M. K. Theodoratus, Fantasy Writer, blogs about the books she reads--mostly fantasy and mystery authors whose books catch her eye and keep her interest. Nothing so formal as a book review, just chats about what she liked. Theodoratus also mutters about her own writing progress or ... lack of it.

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Tuesday, April 10, 2018

True Hauntings and Fictional: Getting Your Mystery Fix with a Spook

The books in Heather Graham Krewe of Hunters series read two ways--as stand alones or as a strong series where a shifting, but continuing cast of characters solve interesting ghostly mysteries. She even adds more value for the reader by using interesting places for her settings.

{In fact, she teased me into buying this book by setting The Hidden in Estes Park, Colorado, a retirement-central extraordinaire if you like a high altitude and cold. [I prefer the flats along I25.]}

Seems like I've read a few books set in my local area, lately. Sometimes, the descriptions have been right on [Lee Child's Midnight Line]. Other times, I had a hard time recognizing the places. Graham got the mountains surrounding the bowl/park right. But, Estes Park is infested by unavoidable elk. Two days after finishing the book, I can't remember one mention of elk. They're one of the prime tourist Estes Park's attractions in addition to the Stanley Hotel.

Copycat murders provides the core mystery for The Hidden. Former Reb soldier, Nathan Kendall, is murdered, shortly after the US Civil War. The crime was never solved. Today, his ranch has become a guest ranch and museum.

When modern descendants [thank the various DNA sites for this] are killed in much the same way as Kendal, the museum director, Scalett Barlow, comes under suspicion for their murders. With a plot hop--a Krewe of Hunters member is her former husband who rushes to prove her innocent. Everyone gathers for the crime-solving fun. 

Of course, there is a romance. Actually, a couple of them, including the runaway marriage of Nathan Kendall and his wife, who lend their ghostly fingers to solving the muders.

The Hidden isn't one of Graham's better books. I thought it lack suspense, the m/c was rather sappy, and the plot predictable. Maybe I have read too many of them, and the well-constructed plot elements have become tedious for me. [Must admit the moose was a surprise.] Or, is it just the romance and bed scenes I find overly similar? 

On the other hand, I always get a good relaxing read from Graham's books, reads that tempt me to read one more chapter, even though it's midnight or after. Bottom line: when you craft a book as well as she does, even your less than stellar books are worth reading. It's not her fault I've usually guessed the perps 2/3rds into the storyline.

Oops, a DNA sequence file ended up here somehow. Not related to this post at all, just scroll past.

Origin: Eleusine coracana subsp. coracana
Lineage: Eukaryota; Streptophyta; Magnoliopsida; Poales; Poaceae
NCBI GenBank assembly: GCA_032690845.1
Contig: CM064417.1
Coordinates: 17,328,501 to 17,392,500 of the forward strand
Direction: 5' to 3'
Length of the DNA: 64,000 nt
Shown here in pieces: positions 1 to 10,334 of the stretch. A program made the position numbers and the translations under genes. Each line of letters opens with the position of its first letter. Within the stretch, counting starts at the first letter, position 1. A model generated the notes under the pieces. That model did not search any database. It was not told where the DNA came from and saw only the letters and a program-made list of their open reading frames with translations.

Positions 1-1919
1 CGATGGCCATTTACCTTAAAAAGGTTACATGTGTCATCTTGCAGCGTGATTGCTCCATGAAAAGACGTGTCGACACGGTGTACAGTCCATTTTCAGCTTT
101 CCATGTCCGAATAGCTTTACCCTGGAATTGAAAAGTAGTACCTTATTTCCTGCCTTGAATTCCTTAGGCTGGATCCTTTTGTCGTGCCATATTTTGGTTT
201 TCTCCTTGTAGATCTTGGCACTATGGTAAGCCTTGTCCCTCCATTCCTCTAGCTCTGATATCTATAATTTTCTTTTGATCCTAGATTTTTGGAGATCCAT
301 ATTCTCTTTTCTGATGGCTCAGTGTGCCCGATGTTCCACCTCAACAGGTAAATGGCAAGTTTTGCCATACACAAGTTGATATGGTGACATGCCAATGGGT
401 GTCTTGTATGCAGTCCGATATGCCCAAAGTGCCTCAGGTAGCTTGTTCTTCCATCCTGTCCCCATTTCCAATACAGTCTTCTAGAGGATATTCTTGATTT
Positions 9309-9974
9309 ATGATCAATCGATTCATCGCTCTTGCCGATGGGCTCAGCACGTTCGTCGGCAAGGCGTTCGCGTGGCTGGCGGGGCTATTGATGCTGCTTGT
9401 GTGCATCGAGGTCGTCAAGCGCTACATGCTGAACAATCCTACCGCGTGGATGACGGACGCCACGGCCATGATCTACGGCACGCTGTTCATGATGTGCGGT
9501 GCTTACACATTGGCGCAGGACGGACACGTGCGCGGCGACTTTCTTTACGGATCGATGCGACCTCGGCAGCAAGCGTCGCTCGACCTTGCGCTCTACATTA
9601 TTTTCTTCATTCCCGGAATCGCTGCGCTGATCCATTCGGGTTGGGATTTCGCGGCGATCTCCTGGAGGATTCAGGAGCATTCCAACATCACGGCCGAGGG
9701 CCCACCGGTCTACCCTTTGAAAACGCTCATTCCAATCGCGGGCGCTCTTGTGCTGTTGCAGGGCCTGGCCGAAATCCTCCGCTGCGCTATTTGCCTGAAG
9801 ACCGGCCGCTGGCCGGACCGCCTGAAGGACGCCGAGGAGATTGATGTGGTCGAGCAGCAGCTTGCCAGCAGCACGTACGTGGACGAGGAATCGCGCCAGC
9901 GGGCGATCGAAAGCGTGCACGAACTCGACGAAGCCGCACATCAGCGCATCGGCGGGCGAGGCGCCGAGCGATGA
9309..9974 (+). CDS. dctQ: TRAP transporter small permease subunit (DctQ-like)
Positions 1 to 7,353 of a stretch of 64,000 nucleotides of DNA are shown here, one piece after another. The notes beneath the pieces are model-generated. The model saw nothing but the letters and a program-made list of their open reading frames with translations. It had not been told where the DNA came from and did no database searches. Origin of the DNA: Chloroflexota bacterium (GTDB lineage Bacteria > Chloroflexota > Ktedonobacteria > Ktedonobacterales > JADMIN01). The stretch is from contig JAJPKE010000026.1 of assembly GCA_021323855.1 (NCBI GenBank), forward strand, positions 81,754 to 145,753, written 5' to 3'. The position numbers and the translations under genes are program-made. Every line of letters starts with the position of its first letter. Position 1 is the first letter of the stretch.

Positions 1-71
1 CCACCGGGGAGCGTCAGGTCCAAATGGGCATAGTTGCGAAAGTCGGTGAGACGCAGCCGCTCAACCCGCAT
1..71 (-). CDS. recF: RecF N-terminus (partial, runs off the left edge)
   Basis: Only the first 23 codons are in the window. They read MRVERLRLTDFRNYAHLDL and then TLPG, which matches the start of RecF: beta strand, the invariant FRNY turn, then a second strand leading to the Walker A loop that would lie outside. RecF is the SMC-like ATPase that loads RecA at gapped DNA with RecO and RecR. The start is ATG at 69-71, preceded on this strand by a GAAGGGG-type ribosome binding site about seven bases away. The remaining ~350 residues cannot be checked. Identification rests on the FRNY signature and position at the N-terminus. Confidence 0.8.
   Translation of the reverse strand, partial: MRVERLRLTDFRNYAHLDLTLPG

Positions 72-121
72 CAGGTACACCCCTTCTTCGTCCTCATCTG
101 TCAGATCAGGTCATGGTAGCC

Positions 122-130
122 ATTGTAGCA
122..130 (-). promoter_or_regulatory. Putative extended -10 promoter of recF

Want to read other peoples' reviews? You can also check out some samples on

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Other Interesting Reading

Stephanie Laurens has it made with her Cynster series. Her characters and backgrounds come ready made. She's now working on the grandkids of the first book m/cs, an English duke finding his true love during the French Revolution. The series has reached the Victorian era as she writes the stories of how the varioious members of the Cynster clan find true love. She gets a little explicit on the love scenes, but she really doesn't go overboard. Of course, an evangelical Christian whould probably disagree with me.

What's notable--her female Cynsters are just as strong and dangerous as the males. If you like your romance in period settings you might take a look at A Match for Marcus Cynster. -- Yeah, Laurens has strong non-Cynster ladies in her world--though they aren't as menacing as her masterful males.
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Have you ever though about writing a blog? Jane Friedman, one of the best bloggers, is holding a webinair [12 April 2018], sponsored by Writer's Digest, on how to do the blogging bit effectively. [Yes, there are ways to write better blogs than I do since I'm a confirmed dillettente.]

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My  Writing Rut

Don't think of my blog as a rut, but I do write it. Imagine my surprise when I noticed I've written 500 blogs. 

Actually more. I used to write a separate blog about my Far Isles Half-Elven. But I got in a rut when after writing Night for the Gargoyles. I couldn't get out of Andor. Seems publishers think demons are more interesting than elves. You can download ebook free, for sure, on Amazon , iBooks, and kobo/Rakuten. Don't know if it shows up as free in other countries besides the US, but you might take a look.

Night for the Gargoyles was the inspiration for There Be Demons, the first of a possible Demon War trilogy, which is available at the same places. Had to write a book to find out what happened when Gillen tried to teach for head-strong teens from the projects how to fight demons...and survive. I like to joke that the book has more reviews [good] than sales [bad, though it's approaching the average sales for an indie].


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